Additionally I’ve got a ton of things I know are on the horizon:

  • navigating social media with teens
  • figuring out our approach to car/phone rules, as that becomes an issue
  • when/how/where we’ll allow them to take jobs outside the home
  • preparing them for college
  • sorting out what career things they might want to pursue
  • handling adolescence with a daughter for the first time
  • etc.

On top of that, I’ve still got all the old cycles still going.

Adding more people means the chores increase from time to time (and that new little people need to be added to the chart!). I currently re-evaluate the chore chart about once a year. At least twice a year I have to do “the great clothing switch out”, for seasonal clothing changes… but with younger babies, it’s often more than that. So that’s still the case in our house. Here in Washington, the changing of seasons means that for about half the year, we’ve got rain boots & jackets galore by the back door…. but then, in the spring, that gets swapped around for tennis shoes and flip flops (that’s when I implement the rule that each person can only have ONE light jacket hanging at the back door).

In motherhood, the cycles never end. There is always something new to tackle, refine, reconsider, and do better. Re-evaluation is always needed. We never get to the end of the need for tweaking and making things better.

IN THE COMMENTS: So what is most pressing in your life? What do you need? Let me encourage you: reach out to someone today to start the cycle: GET what you need. 

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Jess Connell

Jesus-follower, Happy wife, Mom of 8 neat people. Former world-traveler, now settled in Washington. Host of Mom On Purpose podcast (momonpurpose.com). I write and wrangle kids.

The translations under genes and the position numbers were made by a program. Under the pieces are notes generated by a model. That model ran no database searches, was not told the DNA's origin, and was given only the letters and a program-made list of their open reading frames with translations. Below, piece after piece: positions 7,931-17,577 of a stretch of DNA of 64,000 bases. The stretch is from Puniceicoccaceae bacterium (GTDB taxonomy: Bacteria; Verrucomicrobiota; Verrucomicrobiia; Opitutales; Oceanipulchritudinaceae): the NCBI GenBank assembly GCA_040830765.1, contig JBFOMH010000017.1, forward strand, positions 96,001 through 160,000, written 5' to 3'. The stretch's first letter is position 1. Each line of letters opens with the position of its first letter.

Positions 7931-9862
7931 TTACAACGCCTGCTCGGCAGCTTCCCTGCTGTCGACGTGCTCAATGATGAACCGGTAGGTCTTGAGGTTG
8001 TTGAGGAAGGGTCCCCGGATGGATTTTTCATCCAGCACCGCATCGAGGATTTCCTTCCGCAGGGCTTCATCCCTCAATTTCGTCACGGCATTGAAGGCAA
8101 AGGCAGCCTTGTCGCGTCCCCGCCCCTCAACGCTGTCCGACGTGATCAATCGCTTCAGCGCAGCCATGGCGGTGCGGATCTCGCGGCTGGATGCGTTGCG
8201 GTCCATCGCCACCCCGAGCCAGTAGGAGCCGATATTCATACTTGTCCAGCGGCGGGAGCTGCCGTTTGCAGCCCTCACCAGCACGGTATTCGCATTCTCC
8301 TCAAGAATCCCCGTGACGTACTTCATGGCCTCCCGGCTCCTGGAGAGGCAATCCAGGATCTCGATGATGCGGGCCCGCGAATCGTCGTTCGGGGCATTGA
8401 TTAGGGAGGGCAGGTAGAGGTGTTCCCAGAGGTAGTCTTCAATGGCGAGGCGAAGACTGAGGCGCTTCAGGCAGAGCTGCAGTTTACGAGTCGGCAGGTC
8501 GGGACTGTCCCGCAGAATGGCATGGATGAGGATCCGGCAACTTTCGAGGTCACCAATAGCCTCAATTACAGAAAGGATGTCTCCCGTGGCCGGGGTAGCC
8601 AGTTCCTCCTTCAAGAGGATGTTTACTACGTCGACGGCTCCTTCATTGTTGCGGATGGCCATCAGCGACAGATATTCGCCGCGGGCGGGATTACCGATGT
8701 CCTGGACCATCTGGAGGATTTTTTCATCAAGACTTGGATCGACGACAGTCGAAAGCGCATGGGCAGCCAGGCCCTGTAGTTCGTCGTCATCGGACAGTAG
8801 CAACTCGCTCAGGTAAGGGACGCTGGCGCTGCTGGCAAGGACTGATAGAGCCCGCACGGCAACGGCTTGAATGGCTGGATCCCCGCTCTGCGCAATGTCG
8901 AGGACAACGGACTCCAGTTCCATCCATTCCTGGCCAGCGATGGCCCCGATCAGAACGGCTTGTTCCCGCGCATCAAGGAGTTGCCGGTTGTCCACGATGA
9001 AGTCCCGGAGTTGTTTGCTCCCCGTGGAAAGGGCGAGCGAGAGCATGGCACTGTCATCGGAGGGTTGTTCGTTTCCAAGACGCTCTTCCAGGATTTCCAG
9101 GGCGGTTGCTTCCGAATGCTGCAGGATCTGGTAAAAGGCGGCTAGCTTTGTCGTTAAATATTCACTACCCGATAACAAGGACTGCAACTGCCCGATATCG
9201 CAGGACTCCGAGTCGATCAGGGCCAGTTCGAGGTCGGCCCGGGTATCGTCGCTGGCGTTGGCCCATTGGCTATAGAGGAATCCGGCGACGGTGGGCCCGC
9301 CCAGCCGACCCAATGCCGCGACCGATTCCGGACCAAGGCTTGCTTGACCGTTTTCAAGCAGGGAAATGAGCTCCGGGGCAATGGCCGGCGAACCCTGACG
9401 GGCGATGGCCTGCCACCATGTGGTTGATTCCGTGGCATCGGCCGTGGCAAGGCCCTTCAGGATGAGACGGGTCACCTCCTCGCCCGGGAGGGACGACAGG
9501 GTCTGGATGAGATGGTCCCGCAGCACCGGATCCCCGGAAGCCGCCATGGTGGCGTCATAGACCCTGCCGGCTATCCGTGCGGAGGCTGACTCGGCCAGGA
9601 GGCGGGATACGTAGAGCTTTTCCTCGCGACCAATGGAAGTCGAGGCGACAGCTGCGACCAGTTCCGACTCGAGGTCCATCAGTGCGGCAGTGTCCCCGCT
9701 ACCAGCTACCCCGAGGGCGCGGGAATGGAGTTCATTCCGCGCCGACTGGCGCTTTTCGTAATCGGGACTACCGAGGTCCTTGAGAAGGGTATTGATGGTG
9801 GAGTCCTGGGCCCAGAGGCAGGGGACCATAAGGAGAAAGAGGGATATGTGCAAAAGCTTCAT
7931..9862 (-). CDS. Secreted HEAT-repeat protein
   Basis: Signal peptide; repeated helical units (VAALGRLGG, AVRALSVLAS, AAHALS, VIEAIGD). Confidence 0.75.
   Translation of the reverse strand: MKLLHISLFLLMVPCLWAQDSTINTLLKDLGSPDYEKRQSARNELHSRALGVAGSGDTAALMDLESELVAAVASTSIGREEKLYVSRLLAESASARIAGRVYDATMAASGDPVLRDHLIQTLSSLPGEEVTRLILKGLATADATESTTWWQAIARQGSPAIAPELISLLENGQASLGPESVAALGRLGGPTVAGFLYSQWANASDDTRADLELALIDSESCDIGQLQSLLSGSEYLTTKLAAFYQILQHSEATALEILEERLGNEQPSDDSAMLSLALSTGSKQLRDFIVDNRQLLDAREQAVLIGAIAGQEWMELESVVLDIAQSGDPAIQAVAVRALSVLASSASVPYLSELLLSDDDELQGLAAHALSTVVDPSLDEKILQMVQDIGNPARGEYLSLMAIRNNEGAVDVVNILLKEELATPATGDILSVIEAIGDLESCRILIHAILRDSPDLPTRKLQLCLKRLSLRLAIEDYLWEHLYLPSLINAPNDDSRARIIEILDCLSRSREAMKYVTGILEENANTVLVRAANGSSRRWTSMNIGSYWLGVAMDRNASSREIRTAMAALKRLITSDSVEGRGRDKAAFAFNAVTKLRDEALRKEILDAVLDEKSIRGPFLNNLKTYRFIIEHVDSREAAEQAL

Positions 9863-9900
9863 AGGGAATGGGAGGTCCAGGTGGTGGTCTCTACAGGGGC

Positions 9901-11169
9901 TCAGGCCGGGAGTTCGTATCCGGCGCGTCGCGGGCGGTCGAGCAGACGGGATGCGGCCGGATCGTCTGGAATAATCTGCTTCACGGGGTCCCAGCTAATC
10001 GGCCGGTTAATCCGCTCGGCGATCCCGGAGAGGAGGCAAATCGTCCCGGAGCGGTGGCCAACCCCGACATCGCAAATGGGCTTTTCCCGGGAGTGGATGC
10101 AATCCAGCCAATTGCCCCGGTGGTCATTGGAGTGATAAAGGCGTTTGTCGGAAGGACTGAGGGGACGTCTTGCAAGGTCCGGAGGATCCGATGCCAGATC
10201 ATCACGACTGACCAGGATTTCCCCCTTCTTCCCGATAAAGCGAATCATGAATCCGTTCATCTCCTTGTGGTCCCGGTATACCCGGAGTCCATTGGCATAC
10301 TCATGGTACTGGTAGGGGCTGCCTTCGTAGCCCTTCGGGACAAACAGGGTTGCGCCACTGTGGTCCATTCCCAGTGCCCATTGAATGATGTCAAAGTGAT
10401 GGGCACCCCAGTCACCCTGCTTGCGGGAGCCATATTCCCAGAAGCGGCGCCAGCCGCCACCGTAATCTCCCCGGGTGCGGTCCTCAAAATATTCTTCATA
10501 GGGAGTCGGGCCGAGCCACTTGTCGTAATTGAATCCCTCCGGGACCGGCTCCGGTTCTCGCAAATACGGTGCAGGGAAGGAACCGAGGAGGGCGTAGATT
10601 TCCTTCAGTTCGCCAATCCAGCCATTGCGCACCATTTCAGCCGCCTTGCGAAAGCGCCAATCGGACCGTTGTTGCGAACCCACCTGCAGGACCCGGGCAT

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6 Responses

  1. Annie McCartney says:

    I love this post! Perfect timing :)

    I feel like as a new to be mom, I am searching for the motherhood 101 class & it just doesn’t exist. Everyone has advice & they feel like their opinion is the best, everyone has MUST haves, we go to register for baby items and its so overwhelming. What all does my baby need to survive? I don’t feel equipped for a newborn, how can I be a good wife & give my baby what they need, having a career and trying to find time to do things I love, do I go back to work full time or part.. and the list is long. I love what GLUE stands for, it is very helpful to keep my focus on what matters most.

  2. Diana says:

    I love this post. YES!

    I think that I can say that this is my one strength as a mother – realizing my weaknesses (which include just about everything except compulsive organizing), looking around and finding someone who IS good at it, and arranging to meet/talk/email with her to get the details. I’ve done this with chores, with history curriculum, with parenting toddlers, with just about everything.

    Many of us today are coming to motherhood with ZERO of the essential tools/skills that we need – tools that we should have gained growing up, but due to birth control, daycare, etc., we have grown up isolated away from learning these skills. I think that’s why parenting skills are sliding down the drain in this country. But for those of us who are absolutely determined to do the best we can, despite starting out badly, finding what we need is essential, and this is how to do it.

    Thank you for sharing. Your posts always hit on something that I need to hear! :)

    Diana

    • Jess Connell says:

      Haha! Diana, that’s it!! I need YOU! I need someone to come in and compulsively organize my compulsively disorganized life. :)

      You’re so right… we’re all guinea-pigging so much of the time.

      Motherhood 101 has been, for me, exactly like you describe in the first paragraph… a series of learning from women I admire in one way or another… and it’s still going.

      The hard thing about the teen years is that very few people are vulnerable/frank enough to share the nitty-gritty details of what it’s really like with teens. (Partly for completely valid reasons: that it’s not only the parents’ story– it’s also the teen’s story.) But it definitely makes it more challenging to see the full picture, than it was with toddlers and tantrums when it was all on fully-visible display.

  1. June 8, 2016

    […] On our own part, we have more ability than perhaps any people in the history of the world to reach out and SIEZE the knowledge we desire. We can be committed to lifelong learning. We can grow in the areas of our weakness and deficiency.  […]

  2. June 27, 2016

    […] The other day I read this article: Motherhood 101:The Class We Never Got. […]

  3. October 5, 2016

    […] Motherhood 101: The Class We Never Got […]